In Which We Go Over a Reading Rainbow

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I’ve been on a long-ish streak of reading bad books lately. Not on purpose, mind you.

There is the inevitable stinkers that I give up on after the first couple of pages make me hold my nose. That is not a good sign. But there’s also been a disappointing string of books which passed the initial smell test and that seemed like they were going to be interesting and maybe even remind me of why I love reading so much. Nope. I keep being let down, my heart broken by the publishing world.

Two books in particular were especially disappointing because I read them back to back. Both had the same problem, books with gay protagonists written by a woman. I’m comfortable saying I’m not a misogynist, at least as far as authors go; two of my all time favorite writers, Lois McMaster Bujold and Martha Wells, are ladies. The problem is not that these writers are female, but that they’re trying to write about gay men. And not doing a very good job of it.

Both books feature a male couple and that’s where the troubled waters get deep. One of the boys is inevitably rugged and manly and Brawny paper towel guy-ish and the other is frail and vapid, androgynous and girly. They swoon, they cry when they get mad, they bat their fucking eyes for god’s sake. If they were a male-female couple, I would be annoyed by this sexist writing that had the woman so weak and constantly needing rescue.

That seems to be the real stumbling block here. I think these books were written as if they were a heterosexual couple (and a problematic one at that) and then all the “she” pronouns were just switched to “he” and the writer called it a day. That’s not the gay experience. We’re more complex and complicated than just a mirror image of the straight life.

That’s why it’s so frustrating. I want books with gay men in them and I want my life reflected in what I read. But not with some bodice ripping pearl clutcher. Women can write great fiction about queer men, Annie Proulx showed that with Brokeback Mountain. For that matter, gay men can write about gay men. Where are those books?

Guys worth a thousand words:

The Boyfriend Experience is extra.

The old one-two.

You know this guy’s a redhead.

Damn, that is a can full of tomatoes.

I like how his dick is the only thing in focus. It shows priorities.

I know there is something wrong with me when I see a photo like this and think “Ooh, I like that tile work.”

About mrpeenee

A former bon vivant and terror of a number of New Orleans bars in the mad, gay 1980s, I'm now quietly retired and widowed in San Francisco. I have a crooked nose due to an unfortunate Frisbee accident.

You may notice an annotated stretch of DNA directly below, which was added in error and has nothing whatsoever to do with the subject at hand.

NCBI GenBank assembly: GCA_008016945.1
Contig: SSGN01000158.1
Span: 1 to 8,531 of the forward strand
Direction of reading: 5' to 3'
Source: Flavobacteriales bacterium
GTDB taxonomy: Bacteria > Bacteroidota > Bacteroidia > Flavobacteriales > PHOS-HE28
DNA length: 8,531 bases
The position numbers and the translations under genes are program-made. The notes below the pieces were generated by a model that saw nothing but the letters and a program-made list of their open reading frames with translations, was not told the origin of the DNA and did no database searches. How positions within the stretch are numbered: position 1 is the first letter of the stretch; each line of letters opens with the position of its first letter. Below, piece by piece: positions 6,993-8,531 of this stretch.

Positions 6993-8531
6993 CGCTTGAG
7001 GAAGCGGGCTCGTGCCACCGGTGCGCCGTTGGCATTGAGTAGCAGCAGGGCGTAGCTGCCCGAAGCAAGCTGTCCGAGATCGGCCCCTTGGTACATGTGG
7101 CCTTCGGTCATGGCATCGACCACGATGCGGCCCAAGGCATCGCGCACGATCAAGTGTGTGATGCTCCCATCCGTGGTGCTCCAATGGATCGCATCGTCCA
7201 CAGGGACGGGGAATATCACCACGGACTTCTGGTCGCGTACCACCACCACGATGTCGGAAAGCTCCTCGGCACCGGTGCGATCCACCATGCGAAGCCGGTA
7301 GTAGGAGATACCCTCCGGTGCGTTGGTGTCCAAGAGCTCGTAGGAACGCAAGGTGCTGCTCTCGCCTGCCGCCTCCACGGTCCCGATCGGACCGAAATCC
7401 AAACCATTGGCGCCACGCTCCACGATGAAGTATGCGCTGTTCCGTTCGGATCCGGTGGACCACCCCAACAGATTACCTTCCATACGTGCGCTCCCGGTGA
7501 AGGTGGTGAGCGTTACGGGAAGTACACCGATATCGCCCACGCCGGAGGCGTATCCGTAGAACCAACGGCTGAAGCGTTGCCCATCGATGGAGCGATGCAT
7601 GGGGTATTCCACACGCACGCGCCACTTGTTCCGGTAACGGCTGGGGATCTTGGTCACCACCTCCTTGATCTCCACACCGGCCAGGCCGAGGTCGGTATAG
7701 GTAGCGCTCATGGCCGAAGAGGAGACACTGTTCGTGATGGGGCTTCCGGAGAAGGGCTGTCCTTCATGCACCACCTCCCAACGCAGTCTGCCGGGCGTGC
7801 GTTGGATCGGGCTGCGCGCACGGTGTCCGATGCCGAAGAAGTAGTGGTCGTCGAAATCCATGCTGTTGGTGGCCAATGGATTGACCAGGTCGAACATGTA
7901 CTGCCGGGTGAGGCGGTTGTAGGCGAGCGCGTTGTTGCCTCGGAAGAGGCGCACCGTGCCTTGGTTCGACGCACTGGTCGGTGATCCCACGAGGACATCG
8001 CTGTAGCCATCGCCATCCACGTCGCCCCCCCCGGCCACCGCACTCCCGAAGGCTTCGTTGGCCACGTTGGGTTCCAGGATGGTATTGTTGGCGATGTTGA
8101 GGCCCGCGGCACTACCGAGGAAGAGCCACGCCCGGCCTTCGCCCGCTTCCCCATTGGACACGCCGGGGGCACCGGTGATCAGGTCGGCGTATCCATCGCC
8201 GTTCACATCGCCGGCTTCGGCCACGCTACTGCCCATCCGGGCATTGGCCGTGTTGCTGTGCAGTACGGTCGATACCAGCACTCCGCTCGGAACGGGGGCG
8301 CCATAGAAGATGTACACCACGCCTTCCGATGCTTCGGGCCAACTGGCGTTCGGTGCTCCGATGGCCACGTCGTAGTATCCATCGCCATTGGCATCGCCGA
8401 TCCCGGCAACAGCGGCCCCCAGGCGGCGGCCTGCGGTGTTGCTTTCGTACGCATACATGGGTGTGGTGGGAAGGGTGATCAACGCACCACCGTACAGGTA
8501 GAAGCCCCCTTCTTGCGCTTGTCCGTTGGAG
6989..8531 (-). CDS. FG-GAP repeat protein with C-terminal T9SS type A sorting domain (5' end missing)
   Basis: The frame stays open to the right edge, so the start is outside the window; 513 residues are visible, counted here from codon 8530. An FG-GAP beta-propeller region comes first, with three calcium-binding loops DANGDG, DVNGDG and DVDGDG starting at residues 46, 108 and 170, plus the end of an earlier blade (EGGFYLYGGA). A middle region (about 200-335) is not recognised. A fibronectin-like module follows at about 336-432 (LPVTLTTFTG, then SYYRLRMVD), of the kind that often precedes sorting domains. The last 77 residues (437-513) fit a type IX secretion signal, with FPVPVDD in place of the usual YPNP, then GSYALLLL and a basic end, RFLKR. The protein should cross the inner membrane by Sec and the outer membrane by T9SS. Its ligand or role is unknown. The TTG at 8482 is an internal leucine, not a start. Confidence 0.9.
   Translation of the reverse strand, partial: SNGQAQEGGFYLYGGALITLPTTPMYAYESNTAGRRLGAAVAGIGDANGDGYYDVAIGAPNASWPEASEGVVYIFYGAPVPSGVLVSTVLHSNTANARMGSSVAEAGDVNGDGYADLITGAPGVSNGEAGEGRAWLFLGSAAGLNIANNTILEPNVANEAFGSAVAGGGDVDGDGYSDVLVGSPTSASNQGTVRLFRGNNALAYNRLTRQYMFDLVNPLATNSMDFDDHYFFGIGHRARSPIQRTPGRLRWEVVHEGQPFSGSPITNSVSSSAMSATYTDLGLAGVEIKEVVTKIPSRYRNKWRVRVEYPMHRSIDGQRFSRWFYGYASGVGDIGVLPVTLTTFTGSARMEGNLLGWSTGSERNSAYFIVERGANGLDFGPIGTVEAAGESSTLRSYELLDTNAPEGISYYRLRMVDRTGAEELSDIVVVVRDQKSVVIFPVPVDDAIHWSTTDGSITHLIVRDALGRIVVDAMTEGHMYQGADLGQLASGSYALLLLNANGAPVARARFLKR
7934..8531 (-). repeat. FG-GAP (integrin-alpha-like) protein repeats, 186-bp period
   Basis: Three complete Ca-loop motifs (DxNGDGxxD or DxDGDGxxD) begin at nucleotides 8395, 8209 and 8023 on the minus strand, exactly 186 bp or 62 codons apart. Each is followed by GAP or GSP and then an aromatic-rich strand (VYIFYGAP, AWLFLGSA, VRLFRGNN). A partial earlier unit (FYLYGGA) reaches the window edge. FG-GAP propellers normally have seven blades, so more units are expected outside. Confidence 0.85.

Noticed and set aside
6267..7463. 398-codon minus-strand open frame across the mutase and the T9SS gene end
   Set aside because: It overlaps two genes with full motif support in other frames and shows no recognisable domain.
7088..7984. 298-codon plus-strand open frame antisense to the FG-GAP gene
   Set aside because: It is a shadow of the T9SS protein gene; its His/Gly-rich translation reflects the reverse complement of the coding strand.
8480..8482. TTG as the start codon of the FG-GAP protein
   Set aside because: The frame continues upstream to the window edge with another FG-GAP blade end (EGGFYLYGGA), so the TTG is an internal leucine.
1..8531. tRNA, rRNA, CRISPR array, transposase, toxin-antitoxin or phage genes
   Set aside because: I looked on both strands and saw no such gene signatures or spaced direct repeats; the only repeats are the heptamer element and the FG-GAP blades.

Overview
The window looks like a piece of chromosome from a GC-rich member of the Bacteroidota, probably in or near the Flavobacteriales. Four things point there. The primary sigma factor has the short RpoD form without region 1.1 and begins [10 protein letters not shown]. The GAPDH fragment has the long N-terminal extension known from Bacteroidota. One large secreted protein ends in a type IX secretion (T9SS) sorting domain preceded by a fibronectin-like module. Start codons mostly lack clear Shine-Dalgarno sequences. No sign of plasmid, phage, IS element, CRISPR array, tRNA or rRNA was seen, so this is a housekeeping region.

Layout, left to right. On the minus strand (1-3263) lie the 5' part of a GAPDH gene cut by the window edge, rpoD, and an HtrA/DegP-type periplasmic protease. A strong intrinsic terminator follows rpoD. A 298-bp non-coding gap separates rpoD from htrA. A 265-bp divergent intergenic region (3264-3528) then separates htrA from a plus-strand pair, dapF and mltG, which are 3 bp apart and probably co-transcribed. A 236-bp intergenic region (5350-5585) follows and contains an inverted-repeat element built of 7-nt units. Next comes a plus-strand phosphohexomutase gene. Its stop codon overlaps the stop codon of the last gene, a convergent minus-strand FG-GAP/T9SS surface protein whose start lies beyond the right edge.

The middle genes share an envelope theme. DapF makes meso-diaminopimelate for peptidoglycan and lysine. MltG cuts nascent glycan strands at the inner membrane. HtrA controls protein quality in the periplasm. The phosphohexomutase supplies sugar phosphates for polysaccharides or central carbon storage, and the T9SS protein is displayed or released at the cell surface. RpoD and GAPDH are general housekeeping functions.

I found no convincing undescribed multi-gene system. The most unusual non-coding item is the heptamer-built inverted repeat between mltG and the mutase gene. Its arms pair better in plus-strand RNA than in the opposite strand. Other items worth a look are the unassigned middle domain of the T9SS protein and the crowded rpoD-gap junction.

14 responses »

  1. Have Mr AussieBum wrapped and mailed to me forthwith, there’s a dear…

    Gay books by gay authors? Take a look at any of my gazillions of posts from my visits to the Polari gay literary salon, and you’ll find there’s a whole wealth of literary gay experiences out there, waiting. Jx

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      • None of us want or need self-indulgent “coming out biographies”. They’re not gripping reading. However, there are many more interesting authors out there, and I have listened to, and met, many of them at Polari, Jx

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  2. Are you reading Harlequin Romances again? Did any of those characters have a heaving bosom? (I understand there are medications for that now.)

    I’ll take Model #3. That tile work behind Model #6 is making me nauseous.

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  3. I don’t read fiction.
    I have a few old gay fictiony things, Faggots, Dancer From the Dance, etc. that I read back then and then decided to write my own stories which means I got dressed, went out and got laid.

    3/4s of the way through Harvey Fierstein’s memoir, it’s lovely.

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  4. I read a couple last year about gay couples – one was by Graham Norton – it was okay. The other was awful – the plot was just absurd.
    I am currently having a bad reading run – just at a time when I really need something absorbing to get my teeth into. I hope you have better luck with your next book.
    Sx

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  5. There was a saucy book proudly displayed in a book shop window in my village Young Mungo by Douglas Stuart it showed a picture of two young lads kissing, it aroused my interest but not enough to fork out £16 for what could be a load of old crap.

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